“I can top that,” Gordie said.

Gordon was an engineer with Wincrest Homes. He was a pleasant, balding, easy-going guy with usually not much to say. He’d enjoyed the MBA Excellence in Housing Awards earlier in the evening – As well he might since Wincrest won the merit award with their beautiful Windara home.Scenic-Resort-476x237

A small group of engineers from different companies had hung on after the awards. The bar was still open and the stories were emerging.

“Yes,” Gordon went on. “One of the Old Boys told me about a renovation they did south of Newcastle.”

(I must explain – Wincrest is a very old home builder in the Central Coast and Newcastle area; so old they’re generational. ‘Old Boys’ is the name given to the previous generation of Wincrest employees)

Gordon took a sip from his Guiness. “See, there was this old Heritage Trust convict gaol. It was pretty close to ruin. The Trust wanted to know if it could be saved and turned into a tourist attraction.

When the Old Boys saw it they said to level it and build something else. But the trust couldn’t, you see. They were hamstrung by their own laws. No one can destroy anything of historical value. Yet it was a waste of tax payers’ money like it was.

So they got down to the usual stuff – soil samples, structural analysis, proposals and costings. It was all pretty boring, even if it was a nice area.

After a lot of to-ing and fro-ing the renovation was given the green light.The stone and wood had to be sourced from Tasmania. The Trust was adamant about it – No cross-pollination with other raw materials.

Second day on the job and the tradies were amazed to find the site had been cleaned. As you all know tradesmen make a mess. There’s no point cleaning up at the end of each day because they’ll just make another mess tomorrow. The best way is to leave it until the job is finished and do it all at once.

So the building foreman spoke to the Trust to find out who the cleaner was and to tell him not to waste his time.”covict gaol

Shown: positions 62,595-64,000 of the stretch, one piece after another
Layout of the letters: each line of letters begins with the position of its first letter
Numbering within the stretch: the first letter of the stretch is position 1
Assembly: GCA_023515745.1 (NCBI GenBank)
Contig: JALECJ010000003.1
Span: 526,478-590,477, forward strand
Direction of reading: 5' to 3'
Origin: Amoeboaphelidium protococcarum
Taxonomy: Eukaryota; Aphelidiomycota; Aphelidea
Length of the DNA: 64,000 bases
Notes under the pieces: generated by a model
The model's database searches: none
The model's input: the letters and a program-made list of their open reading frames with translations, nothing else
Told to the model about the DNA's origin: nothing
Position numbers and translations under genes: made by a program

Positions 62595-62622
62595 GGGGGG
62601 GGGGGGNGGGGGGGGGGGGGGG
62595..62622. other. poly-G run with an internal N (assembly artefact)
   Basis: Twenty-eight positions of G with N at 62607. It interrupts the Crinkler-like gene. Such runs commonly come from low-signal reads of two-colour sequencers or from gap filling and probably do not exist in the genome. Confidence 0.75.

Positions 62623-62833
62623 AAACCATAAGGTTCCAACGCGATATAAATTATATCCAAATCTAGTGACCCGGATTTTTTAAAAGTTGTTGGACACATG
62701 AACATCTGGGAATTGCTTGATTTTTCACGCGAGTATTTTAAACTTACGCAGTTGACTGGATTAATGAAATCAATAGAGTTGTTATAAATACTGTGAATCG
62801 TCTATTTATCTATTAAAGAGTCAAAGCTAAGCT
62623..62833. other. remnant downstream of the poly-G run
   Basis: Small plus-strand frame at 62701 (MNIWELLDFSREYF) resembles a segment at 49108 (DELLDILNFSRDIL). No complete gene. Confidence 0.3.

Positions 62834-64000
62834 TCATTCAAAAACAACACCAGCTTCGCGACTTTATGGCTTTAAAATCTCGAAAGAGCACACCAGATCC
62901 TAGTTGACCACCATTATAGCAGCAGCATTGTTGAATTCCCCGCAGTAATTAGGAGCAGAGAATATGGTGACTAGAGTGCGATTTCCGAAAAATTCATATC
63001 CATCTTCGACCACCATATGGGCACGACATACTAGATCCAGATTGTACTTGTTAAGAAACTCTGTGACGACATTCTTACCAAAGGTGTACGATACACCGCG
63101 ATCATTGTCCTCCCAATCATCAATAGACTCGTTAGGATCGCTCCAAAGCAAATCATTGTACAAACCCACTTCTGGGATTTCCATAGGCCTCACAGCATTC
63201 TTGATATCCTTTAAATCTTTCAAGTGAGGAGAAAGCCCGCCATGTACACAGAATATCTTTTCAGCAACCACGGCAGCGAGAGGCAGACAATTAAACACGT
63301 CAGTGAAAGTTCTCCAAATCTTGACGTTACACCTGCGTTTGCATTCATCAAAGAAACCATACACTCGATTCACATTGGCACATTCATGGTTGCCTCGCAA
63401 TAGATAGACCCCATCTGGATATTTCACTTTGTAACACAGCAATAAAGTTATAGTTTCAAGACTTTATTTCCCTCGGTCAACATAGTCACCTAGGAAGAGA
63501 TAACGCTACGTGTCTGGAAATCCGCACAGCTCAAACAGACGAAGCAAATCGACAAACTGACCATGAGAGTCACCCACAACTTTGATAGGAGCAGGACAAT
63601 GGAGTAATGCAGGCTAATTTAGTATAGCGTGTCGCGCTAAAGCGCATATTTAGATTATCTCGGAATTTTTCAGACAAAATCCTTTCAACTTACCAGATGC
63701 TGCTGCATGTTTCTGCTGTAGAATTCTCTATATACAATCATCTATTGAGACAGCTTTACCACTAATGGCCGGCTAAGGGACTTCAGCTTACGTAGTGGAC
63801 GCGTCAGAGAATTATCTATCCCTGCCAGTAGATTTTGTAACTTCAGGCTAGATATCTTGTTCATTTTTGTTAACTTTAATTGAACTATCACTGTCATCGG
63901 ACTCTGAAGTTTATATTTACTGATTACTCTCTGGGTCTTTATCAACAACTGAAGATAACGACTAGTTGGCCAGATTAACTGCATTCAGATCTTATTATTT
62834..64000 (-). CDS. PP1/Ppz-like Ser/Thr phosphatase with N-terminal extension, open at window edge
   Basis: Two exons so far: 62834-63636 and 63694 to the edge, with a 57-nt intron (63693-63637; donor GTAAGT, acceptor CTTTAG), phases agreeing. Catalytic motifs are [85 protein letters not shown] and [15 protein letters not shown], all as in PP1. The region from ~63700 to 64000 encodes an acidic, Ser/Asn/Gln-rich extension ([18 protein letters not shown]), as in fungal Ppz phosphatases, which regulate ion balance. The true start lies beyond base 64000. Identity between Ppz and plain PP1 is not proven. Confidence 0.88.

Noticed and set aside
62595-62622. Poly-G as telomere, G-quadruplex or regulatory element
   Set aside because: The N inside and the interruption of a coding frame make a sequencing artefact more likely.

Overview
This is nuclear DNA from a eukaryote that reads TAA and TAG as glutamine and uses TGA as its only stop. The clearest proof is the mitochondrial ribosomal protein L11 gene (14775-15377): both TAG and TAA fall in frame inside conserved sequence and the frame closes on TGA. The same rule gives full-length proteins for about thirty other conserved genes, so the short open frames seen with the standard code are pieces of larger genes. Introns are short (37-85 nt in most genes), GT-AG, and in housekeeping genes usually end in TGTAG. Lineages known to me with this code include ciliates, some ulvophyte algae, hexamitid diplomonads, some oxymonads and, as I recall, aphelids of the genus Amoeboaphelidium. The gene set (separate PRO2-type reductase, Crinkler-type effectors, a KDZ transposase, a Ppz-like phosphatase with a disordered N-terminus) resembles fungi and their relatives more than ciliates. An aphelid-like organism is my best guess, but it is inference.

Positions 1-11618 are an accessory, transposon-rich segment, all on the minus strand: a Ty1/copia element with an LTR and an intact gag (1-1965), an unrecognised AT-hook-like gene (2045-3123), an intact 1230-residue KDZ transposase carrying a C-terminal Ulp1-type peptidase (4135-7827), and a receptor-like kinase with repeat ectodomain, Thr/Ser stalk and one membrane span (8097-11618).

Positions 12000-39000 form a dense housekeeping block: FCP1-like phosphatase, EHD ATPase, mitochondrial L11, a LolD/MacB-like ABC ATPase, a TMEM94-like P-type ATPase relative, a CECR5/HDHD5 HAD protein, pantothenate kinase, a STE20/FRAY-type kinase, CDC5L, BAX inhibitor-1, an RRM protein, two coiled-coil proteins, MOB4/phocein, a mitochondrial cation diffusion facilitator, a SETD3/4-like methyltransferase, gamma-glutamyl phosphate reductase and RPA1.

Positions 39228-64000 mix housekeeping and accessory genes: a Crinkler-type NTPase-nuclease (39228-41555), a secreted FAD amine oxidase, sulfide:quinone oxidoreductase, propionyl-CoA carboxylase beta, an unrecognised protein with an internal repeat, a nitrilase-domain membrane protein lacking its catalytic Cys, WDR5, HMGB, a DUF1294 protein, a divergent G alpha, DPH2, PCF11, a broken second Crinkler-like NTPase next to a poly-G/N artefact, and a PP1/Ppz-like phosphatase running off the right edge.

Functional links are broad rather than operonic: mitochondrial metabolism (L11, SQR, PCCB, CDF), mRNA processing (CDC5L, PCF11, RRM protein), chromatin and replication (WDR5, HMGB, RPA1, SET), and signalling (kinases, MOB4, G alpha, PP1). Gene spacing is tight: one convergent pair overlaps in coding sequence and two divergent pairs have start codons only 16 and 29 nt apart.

“What cleaner?” was the reply.

So the foreman told them what had happened.

“There is no cleaner.”

But every morning the builders arrived to a spotlessly clean job site. Their tools were left untouched. Their work was left unchanged. Nothing was interfered with. But the scraps and mess, the spilled paint and rubbish was gone.

The foreman shrugged. Why look a gift horse in the mouth?

About two weeks into the job the foreman received a call from the Archives Section of the Trust. They grilled him for almost an hour about the cleaner. Not that he could tell them anything. Whoever this cleaner was he must come at night. No one had ever seen him. All anyone ever saw were the full bins and the empty floors that marked his passing.

The foreman asked why they were so interested.

Gordon paused for a moment.

Accounts, at the Trust, had discovered there was a cleaner. With automated payment he’d been all but forgotten. His name was Cedric O’Flannagan. But Human Resources had no record of the guy. Some bright spark in Archives recognized his name and did a little digging. Cedric O’Flannagan was the name of the last man ever hanged at the gaol.

And he’d been drawing a wage for the last two hundred years.”

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